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Balderdash!: John Newbery and the Boisterous Birth of Children's Books Hardcover – April 4, 2017
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"A delightful romp for all>"--Common Sense Media
"This delightful book gives us perspective about a relevant part of history, kids' books."--Imagination Soup
"Effervescent."-Publishers Weekly, starred review
About the Author
Michelle Markel writes informative, enjoyable children's books at her home in Los Angeles.
Nancy Carpenter has illustrated over 30 books for children. She lives in Brooklyn, New York, with her family.
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Top Customer Reviews
The illustrations in this book are also impeccable, just the kind we love with so much going on and so much to discover in each scene. My daughter and I enjoyed the street scenes early in the book that showed people from many walks of life reading. We hunted for the children in the scenes who looked sad and bored presumably because they did not have a book in their hands! Fun!
Also the title of the book was a new word for my daughter and she enjoyed shouting it like the children in the story! Balderdash is shouted in response to the idea that reading books would turn children into wild beasts!
I also enjoyed learning that the phrase "goody two-shoes" originated from Newbery's first novel published for children. The novel and its plot are mentioned in the story but in the end pages of the book we learn even more about the phrase "goody two-shoes." The little girl was an orphan with only one shoe. A kind person gave her new shoes and she went about showing everyone she met her two shoes. Then through "study, hard work, and kindness" she betters her situation and ends up falling in love and marrying a rich squire. Interesting. Of course, times have changed so rising in society by hard work so you can marry a rich man does not quite resonant the way it did in 1765! Still interesting to learn the origin of that phrase.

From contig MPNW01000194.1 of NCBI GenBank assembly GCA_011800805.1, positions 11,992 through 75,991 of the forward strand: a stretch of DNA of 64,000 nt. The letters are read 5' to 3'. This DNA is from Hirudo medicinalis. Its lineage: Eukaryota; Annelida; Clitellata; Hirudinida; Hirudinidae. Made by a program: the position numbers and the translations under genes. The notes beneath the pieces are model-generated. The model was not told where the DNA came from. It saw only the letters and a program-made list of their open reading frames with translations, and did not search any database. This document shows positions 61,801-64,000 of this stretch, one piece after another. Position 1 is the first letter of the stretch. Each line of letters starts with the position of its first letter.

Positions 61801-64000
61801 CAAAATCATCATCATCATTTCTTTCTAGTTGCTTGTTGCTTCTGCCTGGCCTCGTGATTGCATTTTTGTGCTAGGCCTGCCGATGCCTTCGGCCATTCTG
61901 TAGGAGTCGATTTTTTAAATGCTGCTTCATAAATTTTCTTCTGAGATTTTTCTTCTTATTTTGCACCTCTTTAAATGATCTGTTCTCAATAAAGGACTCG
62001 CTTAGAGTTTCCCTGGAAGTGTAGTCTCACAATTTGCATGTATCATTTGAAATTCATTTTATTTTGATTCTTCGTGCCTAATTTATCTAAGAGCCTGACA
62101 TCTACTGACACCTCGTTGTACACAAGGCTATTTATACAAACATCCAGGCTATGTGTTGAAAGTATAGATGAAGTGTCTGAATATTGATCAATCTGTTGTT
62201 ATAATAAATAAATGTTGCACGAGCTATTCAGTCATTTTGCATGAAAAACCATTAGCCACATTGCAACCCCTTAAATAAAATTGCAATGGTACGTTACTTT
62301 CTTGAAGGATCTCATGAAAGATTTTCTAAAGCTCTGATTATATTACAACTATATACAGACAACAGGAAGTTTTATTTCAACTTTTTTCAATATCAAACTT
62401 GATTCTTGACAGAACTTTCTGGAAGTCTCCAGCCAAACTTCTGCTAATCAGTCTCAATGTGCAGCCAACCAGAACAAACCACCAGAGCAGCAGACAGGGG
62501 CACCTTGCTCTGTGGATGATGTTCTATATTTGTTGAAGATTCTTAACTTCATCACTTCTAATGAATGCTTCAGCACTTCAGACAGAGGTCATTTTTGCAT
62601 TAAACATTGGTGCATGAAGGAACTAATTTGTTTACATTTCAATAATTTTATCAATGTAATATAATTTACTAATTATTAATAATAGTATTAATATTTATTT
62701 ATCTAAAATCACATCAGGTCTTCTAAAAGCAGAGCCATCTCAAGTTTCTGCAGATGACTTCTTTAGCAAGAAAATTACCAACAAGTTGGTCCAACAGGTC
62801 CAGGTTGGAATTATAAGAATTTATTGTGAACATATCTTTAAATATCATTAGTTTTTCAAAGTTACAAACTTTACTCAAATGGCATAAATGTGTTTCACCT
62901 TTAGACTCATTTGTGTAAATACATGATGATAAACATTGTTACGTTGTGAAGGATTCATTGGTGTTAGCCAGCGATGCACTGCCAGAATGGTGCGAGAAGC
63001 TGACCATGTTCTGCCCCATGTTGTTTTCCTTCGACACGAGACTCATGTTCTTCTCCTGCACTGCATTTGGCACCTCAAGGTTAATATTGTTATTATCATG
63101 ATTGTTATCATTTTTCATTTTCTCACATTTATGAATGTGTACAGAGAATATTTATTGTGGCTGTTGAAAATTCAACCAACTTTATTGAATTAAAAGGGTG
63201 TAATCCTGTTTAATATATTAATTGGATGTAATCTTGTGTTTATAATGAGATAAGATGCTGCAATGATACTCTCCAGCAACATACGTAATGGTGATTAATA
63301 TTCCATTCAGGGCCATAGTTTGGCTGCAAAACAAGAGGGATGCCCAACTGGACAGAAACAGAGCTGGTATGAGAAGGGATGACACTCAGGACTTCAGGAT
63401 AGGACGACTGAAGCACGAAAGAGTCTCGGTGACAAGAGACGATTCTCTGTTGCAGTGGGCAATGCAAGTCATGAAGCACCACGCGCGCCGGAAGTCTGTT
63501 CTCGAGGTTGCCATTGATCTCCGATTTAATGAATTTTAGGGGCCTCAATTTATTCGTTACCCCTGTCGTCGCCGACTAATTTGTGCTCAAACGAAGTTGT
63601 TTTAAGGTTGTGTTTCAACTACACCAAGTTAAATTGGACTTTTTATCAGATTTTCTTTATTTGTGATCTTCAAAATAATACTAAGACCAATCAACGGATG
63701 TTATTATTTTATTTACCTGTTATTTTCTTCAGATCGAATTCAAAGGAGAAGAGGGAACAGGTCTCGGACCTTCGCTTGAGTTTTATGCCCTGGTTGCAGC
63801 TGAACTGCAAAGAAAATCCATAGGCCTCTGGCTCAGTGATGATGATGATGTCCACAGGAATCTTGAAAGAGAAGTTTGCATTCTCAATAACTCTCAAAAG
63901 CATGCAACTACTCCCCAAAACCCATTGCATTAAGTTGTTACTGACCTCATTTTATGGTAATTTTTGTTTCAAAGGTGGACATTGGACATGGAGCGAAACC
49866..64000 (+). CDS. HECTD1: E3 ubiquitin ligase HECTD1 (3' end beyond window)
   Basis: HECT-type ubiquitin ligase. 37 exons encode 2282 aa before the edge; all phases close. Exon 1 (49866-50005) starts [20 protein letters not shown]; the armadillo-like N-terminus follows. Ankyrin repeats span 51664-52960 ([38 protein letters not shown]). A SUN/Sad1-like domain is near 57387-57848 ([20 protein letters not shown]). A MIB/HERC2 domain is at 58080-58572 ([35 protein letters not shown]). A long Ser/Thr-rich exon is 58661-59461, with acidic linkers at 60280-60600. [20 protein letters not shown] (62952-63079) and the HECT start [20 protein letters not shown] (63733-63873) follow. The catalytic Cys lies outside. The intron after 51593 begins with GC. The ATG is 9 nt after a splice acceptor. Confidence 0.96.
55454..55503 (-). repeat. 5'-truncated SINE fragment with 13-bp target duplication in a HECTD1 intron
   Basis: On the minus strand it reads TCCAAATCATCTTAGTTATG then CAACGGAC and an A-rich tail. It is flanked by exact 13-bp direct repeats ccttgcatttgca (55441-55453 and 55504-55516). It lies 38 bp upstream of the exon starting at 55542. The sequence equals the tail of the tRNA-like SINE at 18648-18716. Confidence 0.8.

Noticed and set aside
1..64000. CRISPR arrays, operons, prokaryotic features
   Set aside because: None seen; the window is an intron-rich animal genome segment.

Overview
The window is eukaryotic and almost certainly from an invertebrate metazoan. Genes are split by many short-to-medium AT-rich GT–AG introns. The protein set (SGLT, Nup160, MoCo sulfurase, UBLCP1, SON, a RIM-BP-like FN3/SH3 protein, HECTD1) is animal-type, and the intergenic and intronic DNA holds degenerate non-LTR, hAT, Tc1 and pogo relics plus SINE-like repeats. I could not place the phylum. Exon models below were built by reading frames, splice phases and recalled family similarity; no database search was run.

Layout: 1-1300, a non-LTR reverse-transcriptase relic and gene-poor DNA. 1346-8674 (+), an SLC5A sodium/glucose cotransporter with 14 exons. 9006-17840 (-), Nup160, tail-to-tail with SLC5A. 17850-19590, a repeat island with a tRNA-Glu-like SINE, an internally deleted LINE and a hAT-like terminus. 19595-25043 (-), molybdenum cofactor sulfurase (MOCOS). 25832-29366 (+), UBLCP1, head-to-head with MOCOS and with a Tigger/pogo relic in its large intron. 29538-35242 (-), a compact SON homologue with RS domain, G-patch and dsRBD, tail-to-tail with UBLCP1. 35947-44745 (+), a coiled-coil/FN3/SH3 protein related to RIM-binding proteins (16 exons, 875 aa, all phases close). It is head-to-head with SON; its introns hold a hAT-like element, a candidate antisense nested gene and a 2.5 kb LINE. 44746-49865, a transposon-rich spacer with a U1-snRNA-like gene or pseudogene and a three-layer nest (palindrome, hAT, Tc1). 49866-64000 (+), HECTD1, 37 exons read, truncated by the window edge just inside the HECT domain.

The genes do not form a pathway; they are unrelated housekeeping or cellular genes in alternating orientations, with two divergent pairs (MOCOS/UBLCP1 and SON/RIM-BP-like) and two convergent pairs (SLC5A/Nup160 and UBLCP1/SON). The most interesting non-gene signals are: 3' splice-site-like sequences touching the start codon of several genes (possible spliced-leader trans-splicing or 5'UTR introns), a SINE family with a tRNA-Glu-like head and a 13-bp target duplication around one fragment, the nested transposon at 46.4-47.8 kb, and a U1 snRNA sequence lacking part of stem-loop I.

Altogether we were quite taken with the history book! Beautiful, engaging, educational, and fun! Yeah!
Markel has captured the feel of the creativity and wildness of someone who decided to make a major change in the world. The text here is celebratory of the new discoveries and new chances being taken in books. Markel points out all of the positives about Newbery’s book and avoids noting that his books don’t bear any resemblance to children’s books of today. Rather, the focus is on the invention, the cleverness of the marketing and the popularity of children’s books from the very beginning.
Carpenter’s illustrations are filled with pizzazz. They have a great energy about them, depicting the bustling streets of London, the desirability of the books, and even showing sad children with real humor. She uses slightly turned pages to show other images underneath along with speech bubbles. The text of the book is also playful, moving through different fonts and text sizes for emphasis.
A glimpse of the earliest children’s books, this historical picture book biography is a pleasure just as Newbery’s were. Appropriate for ages 6-9.
Newbery’s life and the influence he had is told, fittingly, in a picture book by Michelle Markel called Balderdash! John Newbery and the Boisterous Birth of Children’s Books. The cover sets the tone for the story, with an aproned Newberry holding an open book surrounded by cheering children, many also holding books.
The tone throughout the book is playful and irreverent, which is how many in Newbery’s time saw him. But children loved the books he published, which were small and pretty. Some even came with a toy. It is believed that Newbery wrote many of the titles he published, but the author was officially anonymous.
Balderdash! ends with a short bio of the man, more about the books he published, and references for further reading. Book lovers of all ages will enjoy reading about this man who is so important to the emergence of good literature just for children.
The publisher provided me with a copy of this book in exchange for my honest review.